During my senior year of high school, the world as I knew it came crashing down. I’ll never forget that April evening in the year 2000—two years after collapsing at a track finish line—when I was officially diagnosed with Long QT syndrome, an inherited heart condition characterized by an abnormal heartbeat. My mom turned to me with tears streaming down her face, still on the phone with my electrophysiologist, who had just received the results. I was advised to avoid competitive sports.
No more playing basketball until the streetlights came on. No more racing my friends on the track. No more hopes to play Division I soccer. No more dreams coming true—the dreams of the little girl who wanted nothing more than to compete for the rest of her life.
Not only was my true passion taken away from me, but I was told I was a ticking time bomb that could go off at any moment. I was confused, angry, sad. Despite the amazing support of my friends and family, I felt more alone than I have ever felt in my life.
But—I was alive. I had been given a chance. After digging deep to find the strength and resilience that youth are inclined to possess, I decided to concentrate on what I had, not on what I didn’t have.
Yes, that is supposed to be funny, especially if you knew me then. I was the least likely beauty contestant ever! Ever since I could walk, I preferred rolling around in the dirt and play-fighting with boys to wearing a dress or brushing my hair.
But I saw pageants as a new form of competition, a way to fill the void left by sports.
And I certainly love a good challenge.
That first pageant helped me build confidence in completely new ways—and believe it or not, it was fun. The best part was the chance to speak publicly about my heart condition. It was a truly empowering and therapeutic experience, and I could not believe how much impact I made just by sharing my story. At that time in my life, I was also throwing myself more deeply into my academics, my love for creating art and community service. It made me feel great to know I could still accomplish so much and mean something to others, even when I wasn’t able to participate in the one thing I had thought defined me.
One month before entering college, I had my first implantable cardioverter defibrillator (ICD) implanted at Boston Children’s Hospital. (I’m currently eight years into my second.) I made it my mission at the time to educate the public about heart conditions that were claiming young lives. I stressed the notion that heart disease does not discriminate. And people listened.
In 2006, I claimed the title of Miss Massachusetts. Doctors had warned me that my heart could race from playing sports, but they apparently never checked the heart rate of a girl who just won a pageant! A million thoughts rushed through my mind as the crown was placed on my head; here I was, the same girl who once didn’t know how to walk in high-heeled shoes or put on mascara. Most importantly, though, I realized my new role would give me a megaphone for heart disease awareness. I could contribute to a cause that was saving lives.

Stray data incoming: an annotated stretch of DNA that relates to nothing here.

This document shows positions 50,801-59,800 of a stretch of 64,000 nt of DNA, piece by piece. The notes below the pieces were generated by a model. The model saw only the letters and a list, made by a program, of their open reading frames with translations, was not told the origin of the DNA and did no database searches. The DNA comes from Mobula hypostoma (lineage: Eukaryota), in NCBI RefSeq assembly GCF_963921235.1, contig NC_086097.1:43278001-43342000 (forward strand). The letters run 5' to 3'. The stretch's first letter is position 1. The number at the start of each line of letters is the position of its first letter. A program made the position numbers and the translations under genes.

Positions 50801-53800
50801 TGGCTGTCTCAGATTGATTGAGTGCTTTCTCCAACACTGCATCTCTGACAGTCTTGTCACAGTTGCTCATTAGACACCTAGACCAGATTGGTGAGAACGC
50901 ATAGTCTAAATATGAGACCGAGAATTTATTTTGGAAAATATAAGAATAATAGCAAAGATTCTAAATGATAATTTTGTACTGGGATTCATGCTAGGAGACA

In January of 2007, I proudly represented my state in the Miss America Pageant. National media featured my story and my mission. Backstage, one contestant asked me if I wanted to borrow her make-up to cover my scar for the swimsuit competition. “No thanks,” I told her. “It’s a badge of honor.”
I became a national spokesperson for the American Heart Association and have been able to speak on Capitol Hill several times. I have spoken for the Sudden Arrhythmia Death Syndromes foundation (SADS), as well as Parent Heart Watch. Through it all, I have met countless inspiring individuals and organizations that are part of the fight to save lives.
The best part of my role as spokeswoman for Long QT syndrome has always been meeting children and teenagers who are affected by heart disease. I encourage them to view their syndrome with a new sense of hope. It’s not every day you get to compare scars with an eight-year-old who has had open heart surgery. Or better yet, have a five-year-old who has his own ICD grab your hand and yell, “Wow, that’s so cool! Miss Massachusetts has a heart problem too!”
It’s been a long journey, and it’s certainly not over. Eight years after a whirlwind of pageant adventures and 15 years after my diagnosis, I am a school counselor and art therapist working with high risk youth. Most importantly, I am a proud wife to Josh and mother of four amazing children: Lorelei, Evan, Andreas and Gwenyth. Pregnancy and motherhood certainly brought a new series of challenges for me. Concerns about passing on my genetic condition have definitely caused some stress. I am adamant that my kids are monitored and cared for medically as needs arise, and I consistently remind myself that they live in an age of great medicine and technology that can diagnose and treat abnormalities like mine. This faith has helped me accept that I can only take on the challenges presented to me and take sensible precautions, not fixate on the “what ifs” that can all too often consume us.
I like my scar. I like the box in my chest. I’m proud to say I “rock” a heart condition. Being a survivor hasn’t been as much about the physical aspects but the emotional challenges this ordeal has taken.
My story is meant to encourage you to appreciate your positive qualities, successes and challenges while continuing forward in life no matter the obstacles. I can think of no better cause to fight for than life, and my work is in memory of those who could not be saved.